Quite a harsh statement about ingredients that are supposed to make products more sensually appealing, isn’t it? Most people consider fragrance to be a pleasant thing. There are many people who only purchase certain products because they love how it smells.
Many stores, like Bath and Body Works, The Body Shop, and Aveda depend on the scent of their products to help sell them. The Body Shop even burns fragrance oils in their entryways in malls and throughout their stores. I used to work there and trust me, it is very effective at enticing mall walkers and window shoppers to walk through that door and ask “what smells so good?”
There is also an urban mall legend that certain department stores (I won’t name names) even pump the subtle scent of chocolate throughout their stores during holiday season, Mother’s Day, and Valentine’s Day because it apparently makes people spend more money. I don’t have evidence that this is true, but I did spend (too) many holiday seasons behind cash wraps in department stores and I could swear I smelled chocolate for at least some of that time…
Fragrance is a powerful thing.
Why do people love fragrances so much? The sense of smell is one of our most powerful senses. Often, we can actually even taste what we smell. An example of this is when you cook a big delicious dinner for your family, yet by the time you are ready to serve it you’re already full.
Other than the obvious reason that people simply enjoy certain scents, many people also associate certain fragrances with memories of favorite things, people, places, or events in their lives. For example, I purchased a hand cream from a company that’s been around for years. As soon as I put it on, the scent brought me right back to my grandmother’s house when I was a kid. She used to use products from that brand, which clearly still use the same fragrance. It was such a strong reaction for me…I was quite taken aback by it.
So why do they stink?
Unfortunately, the reason has little to do with the actual scent itself. It is all about the many synthetic ingredients that fragrance companies use to manufacture the fragrances. The FDA does not require companies to individually list all of the ingredients that make up a product’s fragrance. They can just say “fragrance”, “perfume/parfum”, “natural fragrance”, and even “unscented.” So if you purchase a mango body wash from a store that is not an all natural store, it is very unlikely that you are actually smelling mango, unless the label specifically says otherwise. Instead, you are smelling a combination of ingredients that make the product smell mango-ish.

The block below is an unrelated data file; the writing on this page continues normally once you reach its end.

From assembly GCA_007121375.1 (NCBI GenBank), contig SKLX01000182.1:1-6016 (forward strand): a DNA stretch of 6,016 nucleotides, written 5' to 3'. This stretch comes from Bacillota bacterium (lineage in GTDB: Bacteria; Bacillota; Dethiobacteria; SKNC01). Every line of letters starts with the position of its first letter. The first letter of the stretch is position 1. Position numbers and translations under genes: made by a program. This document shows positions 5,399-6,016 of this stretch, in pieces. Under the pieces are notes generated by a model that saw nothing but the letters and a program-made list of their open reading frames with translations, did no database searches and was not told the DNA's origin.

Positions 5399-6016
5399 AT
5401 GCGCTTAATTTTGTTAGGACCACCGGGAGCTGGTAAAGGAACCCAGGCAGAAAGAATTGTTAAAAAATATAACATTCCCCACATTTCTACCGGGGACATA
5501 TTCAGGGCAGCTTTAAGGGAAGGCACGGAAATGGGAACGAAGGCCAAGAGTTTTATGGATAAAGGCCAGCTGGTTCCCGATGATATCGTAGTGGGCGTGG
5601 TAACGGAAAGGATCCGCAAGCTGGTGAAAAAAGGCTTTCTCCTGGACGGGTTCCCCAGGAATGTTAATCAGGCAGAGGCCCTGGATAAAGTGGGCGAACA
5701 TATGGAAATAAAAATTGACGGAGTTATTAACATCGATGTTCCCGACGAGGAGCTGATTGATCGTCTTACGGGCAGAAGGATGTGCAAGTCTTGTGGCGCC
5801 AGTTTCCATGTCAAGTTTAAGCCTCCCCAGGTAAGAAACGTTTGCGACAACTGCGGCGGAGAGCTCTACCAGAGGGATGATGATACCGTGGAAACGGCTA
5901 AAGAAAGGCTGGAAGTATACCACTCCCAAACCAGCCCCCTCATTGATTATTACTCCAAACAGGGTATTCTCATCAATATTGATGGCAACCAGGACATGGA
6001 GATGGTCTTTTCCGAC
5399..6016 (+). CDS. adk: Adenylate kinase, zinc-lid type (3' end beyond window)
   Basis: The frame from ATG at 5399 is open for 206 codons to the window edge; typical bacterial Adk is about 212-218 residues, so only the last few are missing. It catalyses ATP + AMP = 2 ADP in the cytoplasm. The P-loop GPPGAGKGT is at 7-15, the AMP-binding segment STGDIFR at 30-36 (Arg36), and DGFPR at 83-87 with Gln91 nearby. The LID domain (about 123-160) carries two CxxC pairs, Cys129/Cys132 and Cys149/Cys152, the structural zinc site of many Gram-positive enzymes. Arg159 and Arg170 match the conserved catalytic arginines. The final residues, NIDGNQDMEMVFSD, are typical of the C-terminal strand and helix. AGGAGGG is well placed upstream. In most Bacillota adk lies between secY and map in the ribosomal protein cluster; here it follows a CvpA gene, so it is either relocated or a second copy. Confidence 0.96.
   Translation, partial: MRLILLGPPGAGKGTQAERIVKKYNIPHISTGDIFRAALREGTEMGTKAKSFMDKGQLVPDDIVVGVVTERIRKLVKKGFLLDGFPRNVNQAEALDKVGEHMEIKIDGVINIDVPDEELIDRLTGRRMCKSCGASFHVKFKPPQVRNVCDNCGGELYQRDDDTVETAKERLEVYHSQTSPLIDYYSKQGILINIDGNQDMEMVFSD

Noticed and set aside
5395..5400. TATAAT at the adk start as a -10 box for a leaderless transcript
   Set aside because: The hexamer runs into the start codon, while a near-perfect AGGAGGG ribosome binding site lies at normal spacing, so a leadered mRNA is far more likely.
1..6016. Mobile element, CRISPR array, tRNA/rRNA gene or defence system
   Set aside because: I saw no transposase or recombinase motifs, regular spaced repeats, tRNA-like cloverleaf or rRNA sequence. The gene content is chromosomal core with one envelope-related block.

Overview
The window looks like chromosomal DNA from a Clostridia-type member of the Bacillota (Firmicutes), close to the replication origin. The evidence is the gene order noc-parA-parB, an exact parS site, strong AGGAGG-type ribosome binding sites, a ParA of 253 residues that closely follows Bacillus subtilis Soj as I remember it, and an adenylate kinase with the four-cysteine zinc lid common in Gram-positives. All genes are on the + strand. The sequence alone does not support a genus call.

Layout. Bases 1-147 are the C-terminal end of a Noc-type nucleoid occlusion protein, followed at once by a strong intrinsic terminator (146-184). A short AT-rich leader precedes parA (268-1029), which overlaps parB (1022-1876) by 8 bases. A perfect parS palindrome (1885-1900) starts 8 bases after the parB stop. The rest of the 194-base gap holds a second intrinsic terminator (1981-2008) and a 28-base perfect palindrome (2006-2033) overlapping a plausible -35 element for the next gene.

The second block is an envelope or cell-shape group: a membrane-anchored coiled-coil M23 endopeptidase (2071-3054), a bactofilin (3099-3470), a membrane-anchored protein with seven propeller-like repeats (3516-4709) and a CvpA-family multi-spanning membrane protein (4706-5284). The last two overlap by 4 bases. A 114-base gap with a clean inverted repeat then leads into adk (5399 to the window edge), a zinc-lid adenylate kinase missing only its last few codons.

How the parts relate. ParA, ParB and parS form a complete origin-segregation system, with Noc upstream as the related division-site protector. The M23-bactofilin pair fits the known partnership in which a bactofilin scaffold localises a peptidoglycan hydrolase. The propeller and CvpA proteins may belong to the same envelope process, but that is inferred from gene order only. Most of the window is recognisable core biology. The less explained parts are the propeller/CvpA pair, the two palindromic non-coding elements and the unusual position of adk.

The problem is that synthetic fragrances are the most likely ingredients in products to cause allergic and irritant reactions, and many of them are toxic. According to the Enviromental Health Association of Nova Scotia’s Guide to Less Toxic Products, “in 1989 the US National Institute of Occupational Safety and Health evaluated 2,983 fragrance chemicals for health effects. They identified 884 of them as toxic substances. The US EPA found that 100% of perfumes contain toluene, a toxic volatile organic compound (VOC) that can have developmental effects.” Toluene is one of the chemicals found in many nail polishes that have caused health problems. Many nail polish manufacturers have removed this chemical from their formulas.
These chemicals not only cause allergic and irritant reactions in the skin, but they can also be eye irritants, cause or trigger asthma attacks, and damage the immune system.
What about unscented products?
Believe it or not, products marketed as “unscented” likely contain synthetic chemicals to make them seem like they have no fragrance. The truth is that most ingredients in products have their own scents, and they are not always pleasant ones. So manufacturers will use certain chemicals to mask those odors and make give the product a neutral “un”-scent.
The only way to be sure there are no synthetic chemical fragrance ingredients in your products is to either purchase 100% all natural products, or products that say “100% fragrance free”, or “no added fragrance”.
What about natural fragrances?
Fragrances that are obtained from botanicals such as plant oils, essential oils, extracts, herbs, etc. are generally more tolerated than their synthetic counterparts. Sure people may have a sensitivity or allergy to a natural ingredient, but it is less likely than with chemical ingredients. Furthermore, essential oils and other botanical ingredients are often listed individually on labels; so you will see it there and know if you are allergic or sensitive to it before you purchase it.
A natural ingredient will be listed by its botanical name. For example, lavender oil might be listed as lavandula angustifolia and aloe might be listed as aloe barbadensis. Be careful though…if you see a natural ingredient listed without the botanical name, or with the word “fragrance” after it (examples would be “lavender” or “lavender fragrance”), you can assume it is not the real natural ingredient, it is a synthetic version of it.
Personally, I have always preferred natural aromas to synthetic fragrances. I used to work behind a makeup counter in a department store that was near the perfume counters. On busier days when the perfume “models” were out there “lightly spritzing” passers-by with whichever fragrance they were promoting, I often had to work the whole day with a stuffy nose and horrible headache that did not subside until I left the building.
Pregnancy made me even more sensitive to fragrances, and years later, that still hasn’t subsided. I have walked into rooms with women wearing heavy perfume, and had to immediately excuse myself. However, very few naturally-fragranced products seem to irritate me, and my favorites have the ability to transport me and trigger different memories even more than the synthetics.Powered by Sidelines